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President Joe Biden’s approval ratings have been in a freefall for nearly a year, now reaching a level that is below that of his predecessor.
And he’s reportedly not very happy about it.
What’s more, according to NBC, he also isn’t pleased with being undermined after nearly every major policy statement he makes, becoming particularly peeved by aides and underlings who quickly ‘correct the record’ and ‘explain what he really meant.’
The outlet reports:
Biden is rattled by his sinking approval ratings and is looking to regain voters’ confidence that he can provide the sure-handed leadership he promised during the campaign, people close to the president say.
Crises have piled up in ways that have at times made the Biden White House look flat-footed: record inflation, high gas prices, a rise in Covid case numbers — and now a Texas school massacre that is one more horrific reminder that he has been unable to get Congress to pass legislation to curb gun violence. Democratic leaders are at a loss about how he can revive his prospects by November, when midterm elections may cost his party control of Congress.
“I don’t know what’s required here,” said Rep. James Clyburn, D-S.C., whose endorsement in the 2020 Democratic primaries helped rescue Biden’s struggling candidacy. “But I do know the poll numbers have been stuck where they are for far too long.”
The report went on to say that it’s likely major staff shake-ups are looming on the horizon, probably after the midterms.
“They came in with the most daunting set of challenges arguably since Franklin D. Roosevelt, only to then be hit by a perfect storm of crises, from Ukraine to inflation to the supply chain to baby formula,” said Chris Whipple, the author of a book about White House chiefs of staff who is now writing a book about the Biden presidency. “What’s next? Locusts?”
Apparently, Biden wonders something similar.
“I’ve heard him say recently that he used to say about President Obama’s tenure that everything landed on his desk but locusts, and now he understands how that feels,” a White House official said.
“Biden is frustrated. If it’s not one thing, it’s another,” said a person close to the president.
The report adds:
Beyond policy, Biden is unhappy about a pattern that has developed inside the West Wing. He makes a clear and succinct statement — only to have aides rush to explain that he actually meant something else. The so-called clean-up campaign, he has told advisers, undermines him and smothers the authenticity that fueled his rise. Worse, it feeds a Republican talking point that he’s not fully in command.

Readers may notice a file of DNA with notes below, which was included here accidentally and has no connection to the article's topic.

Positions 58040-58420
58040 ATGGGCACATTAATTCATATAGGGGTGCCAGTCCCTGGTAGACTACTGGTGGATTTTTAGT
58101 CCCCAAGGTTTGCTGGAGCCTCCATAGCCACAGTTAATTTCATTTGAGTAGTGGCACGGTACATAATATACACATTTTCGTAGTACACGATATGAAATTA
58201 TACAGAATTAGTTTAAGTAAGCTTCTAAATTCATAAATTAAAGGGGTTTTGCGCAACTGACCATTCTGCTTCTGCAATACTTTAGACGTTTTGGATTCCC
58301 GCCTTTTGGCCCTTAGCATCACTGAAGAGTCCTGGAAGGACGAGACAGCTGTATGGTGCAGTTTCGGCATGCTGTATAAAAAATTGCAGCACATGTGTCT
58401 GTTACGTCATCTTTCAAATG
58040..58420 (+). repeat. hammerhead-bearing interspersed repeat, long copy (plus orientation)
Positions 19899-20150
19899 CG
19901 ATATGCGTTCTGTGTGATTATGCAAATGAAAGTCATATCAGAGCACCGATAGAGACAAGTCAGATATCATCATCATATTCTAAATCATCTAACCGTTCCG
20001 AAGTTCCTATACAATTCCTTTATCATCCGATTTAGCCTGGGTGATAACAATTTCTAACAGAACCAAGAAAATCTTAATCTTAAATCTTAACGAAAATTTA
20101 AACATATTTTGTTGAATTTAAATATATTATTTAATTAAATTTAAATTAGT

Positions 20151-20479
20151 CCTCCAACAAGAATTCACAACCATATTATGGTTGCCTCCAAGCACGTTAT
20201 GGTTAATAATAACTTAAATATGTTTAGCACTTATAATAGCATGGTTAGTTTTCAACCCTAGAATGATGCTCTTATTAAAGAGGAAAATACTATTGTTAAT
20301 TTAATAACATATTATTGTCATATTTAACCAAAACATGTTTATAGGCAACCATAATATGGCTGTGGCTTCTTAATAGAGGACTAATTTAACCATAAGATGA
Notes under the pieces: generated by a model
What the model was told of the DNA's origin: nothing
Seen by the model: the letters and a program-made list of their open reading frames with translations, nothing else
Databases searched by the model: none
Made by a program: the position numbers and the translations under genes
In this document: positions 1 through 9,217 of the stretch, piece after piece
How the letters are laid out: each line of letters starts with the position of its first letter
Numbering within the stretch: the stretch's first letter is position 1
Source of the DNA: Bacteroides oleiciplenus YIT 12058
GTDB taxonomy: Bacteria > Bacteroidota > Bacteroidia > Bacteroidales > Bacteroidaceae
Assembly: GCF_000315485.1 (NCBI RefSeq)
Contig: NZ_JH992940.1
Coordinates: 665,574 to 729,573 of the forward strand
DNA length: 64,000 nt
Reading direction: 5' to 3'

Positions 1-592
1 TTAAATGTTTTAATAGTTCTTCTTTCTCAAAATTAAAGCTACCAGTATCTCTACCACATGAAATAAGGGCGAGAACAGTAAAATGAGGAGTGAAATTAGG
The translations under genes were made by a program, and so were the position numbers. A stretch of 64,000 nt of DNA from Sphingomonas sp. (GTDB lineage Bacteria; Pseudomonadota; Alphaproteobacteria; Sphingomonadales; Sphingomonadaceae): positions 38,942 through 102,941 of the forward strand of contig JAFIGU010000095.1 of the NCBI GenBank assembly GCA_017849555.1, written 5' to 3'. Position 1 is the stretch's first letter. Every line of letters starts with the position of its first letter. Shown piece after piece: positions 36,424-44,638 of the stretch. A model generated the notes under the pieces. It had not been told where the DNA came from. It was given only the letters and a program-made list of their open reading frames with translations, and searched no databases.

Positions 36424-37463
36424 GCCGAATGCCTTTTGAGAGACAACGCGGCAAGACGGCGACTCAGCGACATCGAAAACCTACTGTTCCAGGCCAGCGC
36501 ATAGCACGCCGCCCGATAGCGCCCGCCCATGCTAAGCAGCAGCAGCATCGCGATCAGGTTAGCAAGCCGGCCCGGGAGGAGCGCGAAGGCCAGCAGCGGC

The issue came to a head when Biden ad-libbed during a speech in Poland that Russian President Vladimir Putin “cannot remain in power.” Within minutes, Biden’s aides tried to walk back his comments, saying he hadn’t called for Putin’s removal and that U.S. policy was unchanged. Biden was furious that his remarks were being seen as unreliable, arguing that he speaks genuinely and reminding his staff that he’s the one who is president.
Asked about the staff’s practice of clarifying Biden’s remarks, the official said: “We don’t say anything that the president doesn’t want us to say.”
But all said Biden’s anger and resentment appear to be having an effect on the Democratic Party, with individual members warring among themselves and pointing fingers as his administration’s failures to make progress on a number of key issues as hurting their chances to maintain congressional control in the fall.
Rep. Stephanie Murphy, D-Fla., is indicative of Democrat frustration. She told NBC News the White House has failed to put forward what she has described as an “intellectually honest” plan to combat inflation, the number one issue among Americans, according to several recent surveys. A bill the House passed recently to crack down on alleged gas price gouging isn’t an answer, she said, even as experts warned price-fixing would only exacerbate price spikes because they would lead oil companies to produce less.
“If I sound frustrated, it’s because I hear from my constituents,” Murphy said. “They’re struggling. This is not a time for political games. It’s not the time for finding bogeymen.”